In a statement about the acquisition, Nokia declares "Novarra's mobile browser and services platform will be used by Nokia to deliver enhanced Internet experiences on Nokia mobile devices." Novarra will enable Nokia to deliver an improved mobile Web experience to customers. However, the Novarra acquisition will probably have little effect on customers in the United States.
While Nokia is the largest maker of mobile phones in the world, it plays a more obscure role in the market in America. The most recent comScore survey places Nokia in fourth place for mobile phones in the United States, with just over nine percent market share.
Drilling down more specifically to smartphones, Nokia isn't even on the radar. RIM's BlackBerry is the leading smartphone platform in the U.S., followed by the iPhoneiPhone, Windows Mobile, and AndroidAndroid. Even Palm's faltering WebOS platform manages a fifth place position with nearly six percent of the smartphone market. Alles zu Android auf CIO.de Alles zu iPhone auf CIO.de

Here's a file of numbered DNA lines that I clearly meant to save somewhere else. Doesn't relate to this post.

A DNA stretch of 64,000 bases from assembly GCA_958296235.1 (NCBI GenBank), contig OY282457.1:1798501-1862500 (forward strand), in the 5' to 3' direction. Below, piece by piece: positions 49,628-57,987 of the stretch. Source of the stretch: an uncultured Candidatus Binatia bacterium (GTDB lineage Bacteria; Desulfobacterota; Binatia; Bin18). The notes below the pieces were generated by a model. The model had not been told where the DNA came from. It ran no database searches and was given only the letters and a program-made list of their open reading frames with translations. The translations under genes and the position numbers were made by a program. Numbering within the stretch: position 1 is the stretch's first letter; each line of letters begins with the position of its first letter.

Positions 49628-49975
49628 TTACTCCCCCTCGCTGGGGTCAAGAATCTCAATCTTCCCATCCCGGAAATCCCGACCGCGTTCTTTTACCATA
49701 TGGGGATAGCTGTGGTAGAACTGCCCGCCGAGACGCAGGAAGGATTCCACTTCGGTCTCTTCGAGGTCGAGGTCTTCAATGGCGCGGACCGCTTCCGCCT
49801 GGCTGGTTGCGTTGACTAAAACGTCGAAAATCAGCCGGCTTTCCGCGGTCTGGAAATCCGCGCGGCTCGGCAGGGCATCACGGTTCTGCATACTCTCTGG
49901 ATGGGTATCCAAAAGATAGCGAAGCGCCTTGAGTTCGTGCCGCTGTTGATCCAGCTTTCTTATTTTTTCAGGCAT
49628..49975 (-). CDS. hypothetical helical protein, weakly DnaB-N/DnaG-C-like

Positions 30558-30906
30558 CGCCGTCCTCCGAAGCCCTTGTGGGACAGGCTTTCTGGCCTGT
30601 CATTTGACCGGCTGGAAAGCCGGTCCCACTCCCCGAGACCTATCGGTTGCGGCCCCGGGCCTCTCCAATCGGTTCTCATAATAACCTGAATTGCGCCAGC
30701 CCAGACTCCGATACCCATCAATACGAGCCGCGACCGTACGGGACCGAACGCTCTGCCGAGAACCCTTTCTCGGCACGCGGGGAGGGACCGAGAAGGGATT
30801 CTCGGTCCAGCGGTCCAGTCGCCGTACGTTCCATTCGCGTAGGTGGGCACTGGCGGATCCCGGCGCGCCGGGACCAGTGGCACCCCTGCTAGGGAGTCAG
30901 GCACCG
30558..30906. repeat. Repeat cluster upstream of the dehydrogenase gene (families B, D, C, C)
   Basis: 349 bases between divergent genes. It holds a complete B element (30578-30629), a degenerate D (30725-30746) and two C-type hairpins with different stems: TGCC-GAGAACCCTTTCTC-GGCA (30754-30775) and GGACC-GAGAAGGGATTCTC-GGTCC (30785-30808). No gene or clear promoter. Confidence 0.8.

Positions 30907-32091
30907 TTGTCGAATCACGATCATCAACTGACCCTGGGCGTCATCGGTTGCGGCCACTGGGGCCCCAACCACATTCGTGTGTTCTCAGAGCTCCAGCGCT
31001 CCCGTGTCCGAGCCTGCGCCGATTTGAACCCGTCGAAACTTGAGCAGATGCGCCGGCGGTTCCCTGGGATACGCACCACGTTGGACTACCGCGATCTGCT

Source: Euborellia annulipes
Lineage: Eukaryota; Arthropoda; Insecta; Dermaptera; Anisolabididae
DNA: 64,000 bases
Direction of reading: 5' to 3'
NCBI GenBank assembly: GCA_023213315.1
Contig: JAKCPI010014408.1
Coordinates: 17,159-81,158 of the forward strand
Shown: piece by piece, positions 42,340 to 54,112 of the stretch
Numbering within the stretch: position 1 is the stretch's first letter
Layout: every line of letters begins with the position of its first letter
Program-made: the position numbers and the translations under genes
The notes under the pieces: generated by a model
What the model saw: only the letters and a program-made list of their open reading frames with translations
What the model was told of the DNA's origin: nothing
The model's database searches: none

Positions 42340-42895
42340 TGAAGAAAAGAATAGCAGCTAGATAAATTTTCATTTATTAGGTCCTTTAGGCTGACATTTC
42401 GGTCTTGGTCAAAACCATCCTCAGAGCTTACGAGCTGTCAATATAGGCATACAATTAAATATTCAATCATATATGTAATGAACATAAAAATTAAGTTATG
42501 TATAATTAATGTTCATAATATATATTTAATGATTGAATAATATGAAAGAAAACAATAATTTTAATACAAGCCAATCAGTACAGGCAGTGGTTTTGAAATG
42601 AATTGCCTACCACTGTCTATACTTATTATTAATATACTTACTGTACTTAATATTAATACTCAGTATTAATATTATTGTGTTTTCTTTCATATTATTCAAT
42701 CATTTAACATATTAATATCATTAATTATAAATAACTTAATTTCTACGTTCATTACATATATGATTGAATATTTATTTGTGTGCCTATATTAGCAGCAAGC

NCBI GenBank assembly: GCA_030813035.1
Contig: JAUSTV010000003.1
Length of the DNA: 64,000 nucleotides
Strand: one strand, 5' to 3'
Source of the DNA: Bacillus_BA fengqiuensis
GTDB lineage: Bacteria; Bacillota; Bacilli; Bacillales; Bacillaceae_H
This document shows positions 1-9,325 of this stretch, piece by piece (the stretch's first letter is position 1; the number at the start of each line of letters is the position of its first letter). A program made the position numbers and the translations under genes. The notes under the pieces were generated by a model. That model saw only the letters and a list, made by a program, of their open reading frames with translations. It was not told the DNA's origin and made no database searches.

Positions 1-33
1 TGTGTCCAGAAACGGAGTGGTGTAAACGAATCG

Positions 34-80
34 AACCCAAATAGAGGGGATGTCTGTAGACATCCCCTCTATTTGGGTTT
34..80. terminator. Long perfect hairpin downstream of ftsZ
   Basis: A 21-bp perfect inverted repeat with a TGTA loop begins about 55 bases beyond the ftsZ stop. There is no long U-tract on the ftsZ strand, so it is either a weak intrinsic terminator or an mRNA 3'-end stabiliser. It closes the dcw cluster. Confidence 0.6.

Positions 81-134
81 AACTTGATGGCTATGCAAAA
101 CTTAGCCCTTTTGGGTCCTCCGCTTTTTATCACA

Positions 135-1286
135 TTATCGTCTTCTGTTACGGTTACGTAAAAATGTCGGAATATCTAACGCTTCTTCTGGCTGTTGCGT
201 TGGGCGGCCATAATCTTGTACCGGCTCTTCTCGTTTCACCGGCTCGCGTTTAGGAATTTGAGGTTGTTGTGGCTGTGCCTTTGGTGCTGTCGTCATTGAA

"Connecting the next billion consumers to the Internet will happen primarily on mobile devices," said Niklas Savander, executive vice president of Services for Nokiain the Nokia statement, adding "and delivering an optimized internet experience on our devices is core to our mission. By driving innovation in all segments of our portfolio, we are building one of the largest consumer audiences for web services and content. Novarra's Internet services technology delivered on the world's most widely-used mobile platform, Nokia's Series 40, will help us achieve this."
To its credit, Nokia has been working aggressively to regain some swagger and find the edge it once had among mobile phones. Nokia is engaged in a back and forth legal struggle with AppleApple over patent infringement allegations--Nokia claims Apple is violating its patents, and Apple accuses Nokia of the same. Nokia also formed an alliance with Intel to combine their Linux-based mobile operating systems to create MeeGo. Alles zu Apple auf CIO.de